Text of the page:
By Nathan DeCorte
In a year flush with high-profile horror sequels and remakes, one of the biggest stories to come out of the horror world this year came in the form of a single trailer for an independent Austrian film. The trailer for Goodnight Mommy dropped in July and instantly went viral, inspiring a firestorm of blog pieces, reaction videos, and general proclamations that this was the scariest trailer of all time. But buyer beware: Goodnight Mommy isn’t the white-knuckle ride to Hell glimpsed in the advertising. This is a different type of movie altogether. Though that’s not necessarily a bad thing.
The plot centers on Elias and Lukas, twin nine-year-old boys living on a secluded property in the Austrian countryside, where they await their mother’s return from the hospital after undergoing reconstructive surgery. But when she returns, her face still concealed by bandages, they are taken aback by her behavior. Rather than the warm, loving mother that they knew, this woman is cold and distant. She completely ignores Lukas and demands that Elias do the same. The boys are so unnerved by this sudden change that they become convinced that the woman beneath the bandages cannot be their mother.
What follows is an excruciatingly slow burn of a film. The first two-thirds are absolutely drenched with tension and dread, and the suspense only builds with each passing minute until it reaches a fever pitch. And when the climax comes, it hits the viewer like a sucker punch.
This film is bleak and at times very brutal, but it is simultaneously very beautiful. The brilliant 35mm cinematography captures a broad spectrum of soft, warm colors and lush, natural light. Grim as Goodnight Mommy is, it chooses to bask in the daylight rather than cloak itself in shadow. The film also makes use of long takes and shots that tend to linger on scenes even after the characters have left the room. The camera is rarely static, but it isn’t frenetic either. It just drifts through each scene without any apparent direction. This works in the film’s favor, as the camerawork, cinematography and editing collectively lend a very hazy, almost surreal quality to the film. To watch the film is like being haunted by a half-remembered nightmare.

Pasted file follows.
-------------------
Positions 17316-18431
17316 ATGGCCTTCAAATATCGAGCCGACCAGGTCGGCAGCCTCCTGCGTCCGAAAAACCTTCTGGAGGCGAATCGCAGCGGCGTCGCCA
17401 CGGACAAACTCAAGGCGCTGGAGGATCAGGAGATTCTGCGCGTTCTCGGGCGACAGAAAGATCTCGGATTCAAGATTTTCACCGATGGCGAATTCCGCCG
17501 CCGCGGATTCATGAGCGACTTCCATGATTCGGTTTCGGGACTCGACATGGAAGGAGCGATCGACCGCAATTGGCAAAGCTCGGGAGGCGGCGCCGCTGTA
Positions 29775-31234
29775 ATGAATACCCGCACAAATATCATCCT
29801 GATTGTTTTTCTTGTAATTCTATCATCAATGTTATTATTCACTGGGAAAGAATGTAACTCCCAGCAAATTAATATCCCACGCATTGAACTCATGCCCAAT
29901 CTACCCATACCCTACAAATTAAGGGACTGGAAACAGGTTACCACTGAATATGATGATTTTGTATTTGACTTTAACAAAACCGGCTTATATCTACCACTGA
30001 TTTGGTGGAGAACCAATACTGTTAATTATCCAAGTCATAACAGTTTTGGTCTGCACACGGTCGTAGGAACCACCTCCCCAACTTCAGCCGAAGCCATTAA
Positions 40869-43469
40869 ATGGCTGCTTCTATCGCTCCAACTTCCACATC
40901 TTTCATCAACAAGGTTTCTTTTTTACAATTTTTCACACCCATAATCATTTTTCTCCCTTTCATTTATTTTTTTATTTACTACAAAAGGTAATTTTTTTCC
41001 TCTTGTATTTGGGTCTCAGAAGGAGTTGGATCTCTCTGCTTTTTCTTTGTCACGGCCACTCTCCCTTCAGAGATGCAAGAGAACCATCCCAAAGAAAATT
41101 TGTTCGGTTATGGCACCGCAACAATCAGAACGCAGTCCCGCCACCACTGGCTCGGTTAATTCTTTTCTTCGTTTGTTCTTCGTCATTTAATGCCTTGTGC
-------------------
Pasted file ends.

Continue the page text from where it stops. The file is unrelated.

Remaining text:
Goodnight Mommy is a well-considered and sublimely executed exercise in psychological horror. The only major complaint that could be made is that the American trailer seriously misrepresented the product, an issue which obviously cannot be attributed to the film itself. This does pose a significant problem, however, as Goodnight Mommy is much more in line with films like Audition and A Tale of Two Sisters than say, a movie like High Tension. Viewers who were sold on this misinformation may find the set-up too slow for their liking, but the payoff is so gut-wrenching and heart rending that it demands a recommendation regardless. Goodnight Mommy was released to select theaters on Sep. 11, and will hopefully be seeing a wide theatrical release before making its way onto DVD and Blu-Ray at the end of the year.
Final Score: ⅘ stars, check it out.